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It was at least the second time Persistent Surveillance Systems conducted a secret test with law enforcement; the first was in 2012 in Los Angeles, when the sheriff’s department let the plane fly for nine days over Compton. Residents didn’t find out until a year later. The sheriff’s department declined to sign a contract for further flights.

In Baltimore, the initial pilot produced no discernible benefit four years ago. After 300 hours of flight time over two periods, during which there were about 100 murders in the city, the company provided police briefings on just five homicide cases, only one of which resulted in conviction; and whether that had anything to do with the spy plane is unclear.

This time around, under Commissioner Michael Harrison, the police department has been somewhat more forthcoming in an apparent effort to avoid the backlash of the first go-round, which outraged elected officials and civil liberties watchdogs. They were justifiably concerned black Baltimoreans would disproportionately be targeted for police observation, as they have in the past, and that there would no longer be an expectation of personal privacy in the city.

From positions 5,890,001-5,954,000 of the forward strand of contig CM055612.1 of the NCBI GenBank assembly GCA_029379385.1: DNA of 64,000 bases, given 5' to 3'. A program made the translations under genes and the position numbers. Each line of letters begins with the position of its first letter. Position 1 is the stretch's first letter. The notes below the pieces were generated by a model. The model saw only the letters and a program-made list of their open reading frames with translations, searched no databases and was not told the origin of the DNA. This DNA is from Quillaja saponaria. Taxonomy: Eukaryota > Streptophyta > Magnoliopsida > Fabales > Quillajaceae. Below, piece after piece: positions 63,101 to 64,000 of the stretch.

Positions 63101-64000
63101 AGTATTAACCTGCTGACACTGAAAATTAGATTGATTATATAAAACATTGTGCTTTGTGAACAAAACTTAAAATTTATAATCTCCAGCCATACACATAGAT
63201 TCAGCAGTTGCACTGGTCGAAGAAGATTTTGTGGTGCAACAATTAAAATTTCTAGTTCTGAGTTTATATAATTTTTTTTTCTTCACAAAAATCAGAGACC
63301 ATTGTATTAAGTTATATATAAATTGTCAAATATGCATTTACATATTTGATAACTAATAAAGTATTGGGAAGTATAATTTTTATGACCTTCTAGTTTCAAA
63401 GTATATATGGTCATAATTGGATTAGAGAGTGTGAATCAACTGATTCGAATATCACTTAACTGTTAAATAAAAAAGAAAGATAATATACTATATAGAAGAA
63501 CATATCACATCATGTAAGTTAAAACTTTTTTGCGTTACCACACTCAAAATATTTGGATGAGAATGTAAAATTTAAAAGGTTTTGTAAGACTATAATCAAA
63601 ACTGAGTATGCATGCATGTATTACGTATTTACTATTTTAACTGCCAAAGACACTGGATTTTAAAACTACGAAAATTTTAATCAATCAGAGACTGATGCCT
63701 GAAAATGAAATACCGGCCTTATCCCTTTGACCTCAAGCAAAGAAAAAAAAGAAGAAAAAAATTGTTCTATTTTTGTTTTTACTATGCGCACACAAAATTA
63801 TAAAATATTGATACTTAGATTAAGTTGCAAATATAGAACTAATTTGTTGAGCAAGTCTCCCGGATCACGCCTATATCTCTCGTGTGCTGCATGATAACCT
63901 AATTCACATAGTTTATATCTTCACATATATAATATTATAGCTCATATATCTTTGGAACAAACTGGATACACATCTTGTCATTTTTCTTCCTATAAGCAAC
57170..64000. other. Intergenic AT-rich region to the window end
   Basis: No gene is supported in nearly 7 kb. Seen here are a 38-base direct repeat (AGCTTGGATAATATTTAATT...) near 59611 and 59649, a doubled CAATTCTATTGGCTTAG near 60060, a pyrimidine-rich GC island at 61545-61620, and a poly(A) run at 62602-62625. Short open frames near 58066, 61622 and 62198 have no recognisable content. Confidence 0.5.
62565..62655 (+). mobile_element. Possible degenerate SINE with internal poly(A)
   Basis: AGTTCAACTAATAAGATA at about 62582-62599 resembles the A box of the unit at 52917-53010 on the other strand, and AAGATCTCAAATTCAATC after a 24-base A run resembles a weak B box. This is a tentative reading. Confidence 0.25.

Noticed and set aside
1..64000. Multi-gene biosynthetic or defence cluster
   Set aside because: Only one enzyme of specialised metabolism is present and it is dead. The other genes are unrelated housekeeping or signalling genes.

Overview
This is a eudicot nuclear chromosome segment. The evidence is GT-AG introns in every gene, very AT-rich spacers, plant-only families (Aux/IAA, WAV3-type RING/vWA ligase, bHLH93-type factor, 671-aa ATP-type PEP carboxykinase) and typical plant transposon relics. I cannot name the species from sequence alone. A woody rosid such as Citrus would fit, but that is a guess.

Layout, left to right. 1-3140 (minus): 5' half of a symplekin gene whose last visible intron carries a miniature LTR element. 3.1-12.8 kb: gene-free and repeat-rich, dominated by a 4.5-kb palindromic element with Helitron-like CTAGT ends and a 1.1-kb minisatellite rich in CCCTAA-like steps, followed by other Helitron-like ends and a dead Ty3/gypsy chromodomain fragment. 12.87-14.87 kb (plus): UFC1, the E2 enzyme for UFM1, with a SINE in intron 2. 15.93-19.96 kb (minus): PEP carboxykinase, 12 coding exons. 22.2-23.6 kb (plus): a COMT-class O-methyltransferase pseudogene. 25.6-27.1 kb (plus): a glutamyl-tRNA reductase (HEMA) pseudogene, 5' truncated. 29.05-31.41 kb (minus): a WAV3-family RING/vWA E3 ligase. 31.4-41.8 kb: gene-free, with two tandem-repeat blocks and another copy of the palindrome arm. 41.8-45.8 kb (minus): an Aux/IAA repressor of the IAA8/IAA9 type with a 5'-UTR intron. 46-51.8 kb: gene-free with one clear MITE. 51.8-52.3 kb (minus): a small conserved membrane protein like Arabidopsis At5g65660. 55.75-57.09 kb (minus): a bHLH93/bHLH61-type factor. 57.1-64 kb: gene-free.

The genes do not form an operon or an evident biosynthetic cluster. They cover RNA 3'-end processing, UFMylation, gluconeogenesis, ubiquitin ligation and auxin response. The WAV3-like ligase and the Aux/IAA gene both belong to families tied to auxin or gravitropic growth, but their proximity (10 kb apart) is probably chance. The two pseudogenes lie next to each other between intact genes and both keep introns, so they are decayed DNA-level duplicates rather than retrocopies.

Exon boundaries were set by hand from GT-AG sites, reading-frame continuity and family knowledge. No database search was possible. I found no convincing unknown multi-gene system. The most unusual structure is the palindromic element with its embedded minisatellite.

“I’m angry that I didn’t know about it and we did it in secrecy, which is unacceptable,” said then-City Councilman Brandon Scott.

Today, Mr. Scott is City Council president and a member of the Board of Estimates. He’s also a candidate for mayor. His vote Wednesday, like that of sitting Mayor Jack Young’s, will likely reflect the level of personal and political pressure each is feeling to address violent crime, a top issue for Baltimore voters.

Mr. Young, who’s also running to hold onto his seat, has already said he supports the plan for the second pilot, which he says is “transparent and includes necessary community engagement and auditing functions.”

Mr. Scott was more skeptical: “This, to me, seems like the latest of what I would call drastic reaching,” he said in December. “The concerns about it being effective are still there.”

Commissioner Harrison, too, was skeptical at first, but has since shifted gears to embrace the plane as a potential new “investigative tool.” He met with The Baltimore Sun’s editorial board in early March, shortly before the state closed schools amid coronavirus concerns, to discuss his decision to green-light a second pilot. And the police department has put together a “community education presentation” to sell it to the city.